Koulourakia

From Wikipedia, the free encyclopedia
Jump to: navigation, search
Kulurakia
Koulourakia.jpg

Kulurakia (top)
Alternative name(s) Easter cookies
Type Dessert
Place of origin Greece
Region or state Greece
Serving temperature Hot or cold
Main ingredient(s) Butter

Kulurakia (Greek: κουλουράκια, IPA: [kuluˈraca]; singular: κουλουράκι) are a traditional Greek dessert, typically made at Easter to be eaten after Holy Saturday.

They are a butter-based pastry, traditionally hand-shaped, with egg glaze on top. They have a sweet delicate flavor with a hint of vanilla. Kulurakia are well known for their sprinkle of sesame seeds and distinctive ring shape. In fact, the word is the diminutive form for a ring-shaped loaf or lifebelt. These pastries were also often shaped like small snakes by the Minoans, as they worshiped the snake for its healing powers.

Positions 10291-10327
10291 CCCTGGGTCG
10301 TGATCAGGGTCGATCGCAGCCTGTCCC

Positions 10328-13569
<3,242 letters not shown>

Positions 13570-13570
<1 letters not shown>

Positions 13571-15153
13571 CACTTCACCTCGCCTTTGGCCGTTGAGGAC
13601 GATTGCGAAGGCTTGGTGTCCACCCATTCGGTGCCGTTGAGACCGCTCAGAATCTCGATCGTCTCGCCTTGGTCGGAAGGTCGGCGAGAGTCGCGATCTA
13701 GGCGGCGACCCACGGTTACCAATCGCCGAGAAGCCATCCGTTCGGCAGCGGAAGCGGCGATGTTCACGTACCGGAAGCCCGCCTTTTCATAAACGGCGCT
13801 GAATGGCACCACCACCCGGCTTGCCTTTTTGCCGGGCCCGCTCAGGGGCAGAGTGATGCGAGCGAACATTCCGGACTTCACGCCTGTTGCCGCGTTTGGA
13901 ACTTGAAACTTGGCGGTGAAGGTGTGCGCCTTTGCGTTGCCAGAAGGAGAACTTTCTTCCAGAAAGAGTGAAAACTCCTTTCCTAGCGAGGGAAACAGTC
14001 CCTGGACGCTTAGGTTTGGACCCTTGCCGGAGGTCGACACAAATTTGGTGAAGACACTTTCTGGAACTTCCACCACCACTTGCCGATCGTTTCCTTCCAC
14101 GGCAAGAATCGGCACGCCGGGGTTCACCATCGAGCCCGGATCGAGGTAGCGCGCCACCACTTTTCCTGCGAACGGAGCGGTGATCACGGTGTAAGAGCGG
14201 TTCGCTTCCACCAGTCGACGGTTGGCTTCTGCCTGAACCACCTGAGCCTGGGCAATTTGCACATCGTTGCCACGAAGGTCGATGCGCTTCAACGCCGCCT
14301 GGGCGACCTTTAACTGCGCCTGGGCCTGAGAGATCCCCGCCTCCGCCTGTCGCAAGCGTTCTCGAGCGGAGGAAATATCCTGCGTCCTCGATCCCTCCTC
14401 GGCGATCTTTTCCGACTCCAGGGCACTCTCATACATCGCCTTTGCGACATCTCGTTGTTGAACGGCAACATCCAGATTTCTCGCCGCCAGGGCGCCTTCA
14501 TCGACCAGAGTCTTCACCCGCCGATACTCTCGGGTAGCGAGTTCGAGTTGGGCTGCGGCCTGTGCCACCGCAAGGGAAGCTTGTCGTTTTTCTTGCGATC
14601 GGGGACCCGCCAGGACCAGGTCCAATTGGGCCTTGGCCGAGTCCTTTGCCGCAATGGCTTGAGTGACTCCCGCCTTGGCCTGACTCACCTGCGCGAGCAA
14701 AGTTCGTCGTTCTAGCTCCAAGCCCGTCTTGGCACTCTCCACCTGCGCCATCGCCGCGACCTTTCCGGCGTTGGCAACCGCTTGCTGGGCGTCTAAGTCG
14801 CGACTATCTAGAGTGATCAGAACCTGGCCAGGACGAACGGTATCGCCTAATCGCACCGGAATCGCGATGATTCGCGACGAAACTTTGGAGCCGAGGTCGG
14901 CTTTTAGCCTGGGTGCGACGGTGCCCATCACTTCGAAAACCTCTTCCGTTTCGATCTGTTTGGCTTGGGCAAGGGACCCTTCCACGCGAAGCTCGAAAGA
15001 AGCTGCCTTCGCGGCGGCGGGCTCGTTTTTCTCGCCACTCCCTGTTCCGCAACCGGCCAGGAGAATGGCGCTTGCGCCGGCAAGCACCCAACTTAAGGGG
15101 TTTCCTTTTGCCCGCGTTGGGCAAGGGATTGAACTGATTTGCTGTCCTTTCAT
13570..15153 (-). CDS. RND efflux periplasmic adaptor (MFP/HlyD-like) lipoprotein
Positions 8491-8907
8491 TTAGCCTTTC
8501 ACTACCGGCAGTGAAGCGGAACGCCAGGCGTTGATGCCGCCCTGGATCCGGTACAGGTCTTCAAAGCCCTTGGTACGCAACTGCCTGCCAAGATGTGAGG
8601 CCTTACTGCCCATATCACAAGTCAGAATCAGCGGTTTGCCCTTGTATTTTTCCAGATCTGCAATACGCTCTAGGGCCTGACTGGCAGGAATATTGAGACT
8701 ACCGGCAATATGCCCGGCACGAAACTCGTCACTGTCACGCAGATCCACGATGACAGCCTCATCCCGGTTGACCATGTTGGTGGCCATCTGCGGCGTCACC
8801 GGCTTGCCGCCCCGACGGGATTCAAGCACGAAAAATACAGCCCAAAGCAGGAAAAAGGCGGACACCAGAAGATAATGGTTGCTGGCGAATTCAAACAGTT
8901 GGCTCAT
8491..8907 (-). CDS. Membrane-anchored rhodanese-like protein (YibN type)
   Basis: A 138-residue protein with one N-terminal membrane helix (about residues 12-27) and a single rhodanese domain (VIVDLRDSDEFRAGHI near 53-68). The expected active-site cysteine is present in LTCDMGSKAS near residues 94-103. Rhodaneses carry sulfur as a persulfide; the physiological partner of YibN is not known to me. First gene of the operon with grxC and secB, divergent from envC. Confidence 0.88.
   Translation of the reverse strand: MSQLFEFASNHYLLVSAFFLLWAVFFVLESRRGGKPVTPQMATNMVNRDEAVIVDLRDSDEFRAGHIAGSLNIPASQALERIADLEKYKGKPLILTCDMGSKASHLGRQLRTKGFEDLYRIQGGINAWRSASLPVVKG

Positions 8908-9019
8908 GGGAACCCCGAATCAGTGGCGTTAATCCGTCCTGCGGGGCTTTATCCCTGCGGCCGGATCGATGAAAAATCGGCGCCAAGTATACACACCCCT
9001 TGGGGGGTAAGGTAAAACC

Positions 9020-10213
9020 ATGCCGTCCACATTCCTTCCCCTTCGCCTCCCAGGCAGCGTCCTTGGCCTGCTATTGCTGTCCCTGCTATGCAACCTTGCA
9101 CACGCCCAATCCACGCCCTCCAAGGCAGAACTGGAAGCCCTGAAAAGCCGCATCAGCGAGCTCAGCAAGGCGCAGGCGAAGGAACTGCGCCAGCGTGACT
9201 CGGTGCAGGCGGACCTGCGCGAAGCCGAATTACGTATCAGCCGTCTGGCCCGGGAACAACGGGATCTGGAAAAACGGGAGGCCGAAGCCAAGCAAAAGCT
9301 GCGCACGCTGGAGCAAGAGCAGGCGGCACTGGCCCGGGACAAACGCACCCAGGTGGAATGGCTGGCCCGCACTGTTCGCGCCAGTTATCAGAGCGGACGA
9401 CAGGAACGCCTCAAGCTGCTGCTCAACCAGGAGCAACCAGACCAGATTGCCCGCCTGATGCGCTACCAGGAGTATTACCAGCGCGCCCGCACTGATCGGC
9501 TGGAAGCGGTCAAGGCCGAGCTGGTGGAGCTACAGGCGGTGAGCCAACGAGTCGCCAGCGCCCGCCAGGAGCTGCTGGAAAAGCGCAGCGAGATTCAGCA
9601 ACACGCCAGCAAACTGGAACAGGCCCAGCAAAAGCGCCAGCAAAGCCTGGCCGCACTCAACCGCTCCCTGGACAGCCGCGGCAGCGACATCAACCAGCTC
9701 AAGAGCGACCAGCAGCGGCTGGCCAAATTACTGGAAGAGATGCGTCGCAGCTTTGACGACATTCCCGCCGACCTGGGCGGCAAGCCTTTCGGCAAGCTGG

Now the pastries can be shaped into braided circles, hairpin twists, figure eights, twisted wreaths, horseshoes or Greek letters, although they are still often shaped into a snake style. They are commonly eaten with morning coffee or afternoon tea. Like all pastries, they are normally kept in dry conditions in a jar with a lockable lid.

Often, a clove is added in the middle of the pastry for added flavor.

See also[edit]

External links[edit]